A turnaround season for the Detroit Lions continues this weekend with the team’s first playoff appearance in 12 years.
After 10 consecutive losing years, the Lions’ high-powered offense and stout defense has taken them from one-time joke of the league to a postseason participant with a bright future.
The Lions face a tough task in their first playoff game since 1999. They will take on record-setting quarterback Drew Brees and the New Orleans Saints on January 7 at the Mercedes-Benz Superdome in New Orleans, where the Saints (13-3) are undefeated this season.
Detroit (10-6) fell to the No. 6 seed in the NFC after losing to the Green Bay Packers 45-41 in the regular season finale on New Year’s Day. The team is a 10 1/2-point underdog to the Saints, who beat the Lions 31-17 in Week 13.
Just after playoff dates and times were announced on January 1, StubHub.com listed the lowest-priced ticket for the Lions-Saints playoff game at $173. Ticket search site SeatGeek.com listed an average ticket price of $450 on the resale market, but the average price dropped to $301 by late January 2.
A team’s long playoff drought can feed what StubHub.com spokesperson Joellen Ferrer called “the starvation factor” for fans hungry for postseason game tickets after years of futility. In addition to the Lions, the Houston Texans made the playoffs for the first time, and the Denver Broncos are returning to the playoffs for the first time in six years.
Ferrer told TicketNews that buyers have been snapping up playoff tickets for all teams for the past few months. Fans are banking on their team’s success continuing and don’t want to be left out, in addition to speculators hoping to cash in on the secondary market.
“There’s relative value right now because the market hasn’t yet set for these games,” Ferrer said. “Additionally, fans get a full refund for any games that don’t actually happen, so there’s no risk involved.”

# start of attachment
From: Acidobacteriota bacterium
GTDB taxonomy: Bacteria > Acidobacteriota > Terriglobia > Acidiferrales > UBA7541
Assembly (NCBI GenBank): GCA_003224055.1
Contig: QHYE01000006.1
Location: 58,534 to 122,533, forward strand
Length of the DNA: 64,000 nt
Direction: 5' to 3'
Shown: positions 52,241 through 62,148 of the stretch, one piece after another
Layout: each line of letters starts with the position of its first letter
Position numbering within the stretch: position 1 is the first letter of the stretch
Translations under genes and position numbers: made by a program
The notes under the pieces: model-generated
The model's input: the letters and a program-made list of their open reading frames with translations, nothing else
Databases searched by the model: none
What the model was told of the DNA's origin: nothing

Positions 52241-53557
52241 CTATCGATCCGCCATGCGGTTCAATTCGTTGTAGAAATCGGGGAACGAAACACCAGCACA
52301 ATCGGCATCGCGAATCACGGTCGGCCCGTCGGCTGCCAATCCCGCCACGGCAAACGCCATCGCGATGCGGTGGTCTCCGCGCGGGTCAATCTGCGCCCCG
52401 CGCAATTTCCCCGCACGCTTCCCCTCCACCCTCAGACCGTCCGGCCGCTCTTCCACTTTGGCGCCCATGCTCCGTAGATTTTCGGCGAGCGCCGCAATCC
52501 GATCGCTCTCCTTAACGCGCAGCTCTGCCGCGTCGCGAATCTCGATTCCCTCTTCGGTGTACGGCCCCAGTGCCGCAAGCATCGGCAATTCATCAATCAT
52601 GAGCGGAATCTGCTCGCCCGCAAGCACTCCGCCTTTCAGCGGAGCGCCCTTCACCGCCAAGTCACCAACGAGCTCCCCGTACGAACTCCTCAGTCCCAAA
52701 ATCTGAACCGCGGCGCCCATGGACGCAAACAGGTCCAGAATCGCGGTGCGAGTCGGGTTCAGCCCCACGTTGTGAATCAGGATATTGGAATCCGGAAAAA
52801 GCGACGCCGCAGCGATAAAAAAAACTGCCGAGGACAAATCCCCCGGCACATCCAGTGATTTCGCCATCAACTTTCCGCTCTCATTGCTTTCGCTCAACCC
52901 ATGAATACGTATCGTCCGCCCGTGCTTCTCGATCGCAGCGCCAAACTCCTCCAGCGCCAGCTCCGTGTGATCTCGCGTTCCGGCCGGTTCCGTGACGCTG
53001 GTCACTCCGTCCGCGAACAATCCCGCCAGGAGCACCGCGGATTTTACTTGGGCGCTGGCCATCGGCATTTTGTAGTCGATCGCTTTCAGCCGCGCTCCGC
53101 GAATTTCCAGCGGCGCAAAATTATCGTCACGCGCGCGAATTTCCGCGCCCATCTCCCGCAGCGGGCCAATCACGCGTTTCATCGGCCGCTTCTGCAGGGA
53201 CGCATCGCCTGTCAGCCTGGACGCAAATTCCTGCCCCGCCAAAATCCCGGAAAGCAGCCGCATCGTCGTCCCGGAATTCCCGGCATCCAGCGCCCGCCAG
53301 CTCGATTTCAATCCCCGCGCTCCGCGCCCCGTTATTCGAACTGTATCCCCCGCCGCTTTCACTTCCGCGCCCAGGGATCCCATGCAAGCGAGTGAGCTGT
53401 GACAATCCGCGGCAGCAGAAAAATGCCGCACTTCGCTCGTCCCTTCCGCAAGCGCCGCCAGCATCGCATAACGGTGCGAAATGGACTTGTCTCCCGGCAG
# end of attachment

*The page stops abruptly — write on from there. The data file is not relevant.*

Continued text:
The Packers’ season-opening 13-game winning streak — and subsequent NFC Central title — kept the Lions from hosting a playoff game for the first time since 1993. Still, the franchise has come light years from its days as an NFL laughingstock when it endured a 0-16 season three years ago.
Images of fans with bags over their heads at Ford Field in Detroit under the disastrous reign of former team president Matt Millen are a distant memory. Detroit now boasts the fourth-highest scoring offense in the league after the breakout season of quarterback Matthew Stafford.
The third-year quarterback set a franchise-record for passing yards and was third in the NFL in touchdown passes with 38. Stafford’s favorite target is wide receiver Calvin Johnson, who has developed into one of the NFL’s elite pass catchers.
Detroit’s defense features formidable — and controversial — tackle Ndamukong Suh, who was suspended two games after stomping on the Packers’ Evan Deitrich-Smith in a Thanksgiving Day match-up. That and other on-field incidents have given Suh a reputation as an alleged dirty player.
The Lions will need a big defensive effort to stop Brees, who set NFL records for passing yards (5,476), completions and completion percentage (71.6).